Getting ready for court

The thought of going to court and giving evidence in court may make some people feel nervous or anxious.

Planning your day at court

Make sure you are looking after yourself by eating well and getting enough rest. The court is a formal environment. The information on this page will help you prepare for your role as a witness.

Some hints for planning your day at court

  • Decide and prepare what you are going to wear to court before the court date. It's generally best to wear conservative clothes. Make sure that whatever you wear is comfortable, as you will probably be there for most of the day. It may also be useful to bring a jacket or a jumper as some courtrooms can be cold.

  • It may be a good idea to plan how you are going to get to court. For example, if you are taking public transport, check timetables, possible routes, so that you can get there on time and have time to find the courtroom.

  • It's helpful to have a support person, such as a friend or family member go to court with you.

  • You may think about meeting with the police or prosecutor if you have any questions or concerns.

  • Pack a bag to take with you to court. In the bag have something to read or do while you are waiting at court. You may want to take your own food and drink. Sometimes it can be helpful if you take a small item with special meaning for you to court, such as a piece of jewellery or a letter from someone close to help make you feel more secure.

  • It can be good to have friends or family with you while you are waiting at court and to have things to do while you are waiting, such as games and magazines.

Your evidence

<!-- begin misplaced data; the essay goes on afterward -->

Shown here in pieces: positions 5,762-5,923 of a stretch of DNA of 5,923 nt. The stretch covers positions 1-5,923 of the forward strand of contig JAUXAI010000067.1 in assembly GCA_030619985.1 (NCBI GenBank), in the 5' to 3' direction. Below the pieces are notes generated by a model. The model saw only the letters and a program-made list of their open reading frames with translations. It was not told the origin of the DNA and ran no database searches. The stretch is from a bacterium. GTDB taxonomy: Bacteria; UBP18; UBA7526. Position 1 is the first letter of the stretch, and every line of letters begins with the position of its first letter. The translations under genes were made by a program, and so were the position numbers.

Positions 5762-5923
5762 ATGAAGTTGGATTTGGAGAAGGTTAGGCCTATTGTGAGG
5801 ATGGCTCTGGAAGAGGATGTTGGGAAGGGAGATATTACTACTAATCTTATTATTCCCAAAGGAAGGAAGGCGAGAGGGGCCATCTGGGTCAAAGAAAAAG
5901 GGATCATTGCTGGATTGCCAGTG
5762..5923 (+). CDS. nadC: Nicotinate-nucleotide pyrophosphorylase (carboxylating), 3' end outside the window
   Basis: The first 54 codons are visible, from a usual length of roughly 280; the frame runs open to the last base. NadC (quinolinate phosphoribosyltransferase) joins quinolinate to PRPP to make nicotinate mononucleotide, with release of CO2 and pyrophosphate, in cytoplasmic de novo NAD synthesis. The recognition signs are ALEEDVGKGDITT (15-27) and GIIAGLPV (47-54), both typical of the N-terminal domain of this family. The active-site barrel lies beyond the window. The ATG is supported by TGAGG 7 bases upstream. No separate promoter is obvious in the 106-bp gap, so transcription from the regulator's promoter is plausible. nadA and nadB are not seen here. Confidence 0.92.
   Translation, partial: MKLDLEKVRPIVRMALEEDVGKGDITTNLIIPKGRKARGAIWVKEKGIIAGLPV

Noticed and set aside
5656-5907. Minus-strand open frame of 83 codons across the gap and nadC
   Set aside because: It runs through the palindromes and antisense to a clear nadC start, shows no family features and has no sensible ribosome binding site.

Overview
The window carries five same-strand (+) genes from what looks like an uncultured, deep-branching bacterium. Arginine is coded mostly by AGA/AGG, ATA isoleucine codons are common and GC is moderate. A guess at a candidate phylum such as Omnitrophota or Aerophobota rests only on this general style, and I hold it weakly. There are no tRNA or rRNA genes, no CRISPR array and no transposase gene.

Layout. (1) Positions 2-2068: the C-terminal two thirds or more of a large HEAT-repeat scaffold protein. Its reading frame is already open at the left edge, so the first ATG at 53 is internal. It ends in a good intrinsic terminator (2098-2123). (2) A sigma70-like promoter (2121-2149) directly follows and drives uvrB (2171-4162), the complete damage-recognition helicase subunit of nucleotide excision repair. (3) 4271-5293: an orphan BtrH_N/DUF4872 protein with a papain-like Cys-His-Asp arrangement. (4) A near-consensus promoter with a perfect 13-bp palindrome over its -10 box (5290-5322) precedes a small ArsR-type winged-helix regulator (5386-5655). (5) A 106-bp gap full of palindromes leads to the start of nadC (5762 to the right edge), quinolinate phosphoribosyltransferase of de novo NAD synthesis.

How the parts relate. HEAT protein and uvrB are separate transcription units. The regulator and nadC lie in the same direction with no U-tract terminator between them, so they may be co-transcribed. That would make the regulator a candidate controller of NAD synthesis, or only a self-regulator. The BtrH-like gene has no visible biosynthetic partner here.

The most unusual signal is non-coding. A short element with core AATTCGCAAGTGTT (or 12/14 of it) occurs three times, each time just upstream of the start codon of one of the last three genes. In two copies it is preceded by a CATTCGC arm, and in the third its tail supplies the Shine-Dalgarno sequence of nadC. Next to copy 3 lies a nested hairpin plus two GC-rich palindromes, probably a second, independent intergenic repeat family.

Before you go to court, it is helpful to read your statement again and be familiar with it. Think about the events and try to remember details such as dates, times, descriptions, actions and exact words used. Do not discuss your evidence with anyone else.

Be prepared to speak loudly and clearly. The microphone on the witness box does not always amplify; sometimes it is only used to record proceedings.

You cannot be advised to what to say at court. Your role is to tell the truth as best as you can.

Costs

Expenses are paid to witnesses to attend court to give evidence. This can help with travel costs, loss of earnings, child care and meals/snacks while you are in court. Speak to the Office of the Director of Public Prosecutions (ODPP) about how to claim for these allowances.

Meeting with the Public Prosecutor

In criminal court cases, it is the state (not the victim) that prosecutes the accused in court.

You are likely to meet with a lawyer who is preparing your case for the hearing, such as a police prosecutor (in the Local Court) or a lawyer from the ODPP (most usually in the higher courts).

Before the hearing or trial the prosecutor will probably want to talk to you about your statement. If you don't have a copy of your statement ask the police or the prosecutor to give you a copy well before you go to court. You are not allowed to see statements made by other witnesses or to enter court while their evidence is being given until after you have given your evidence.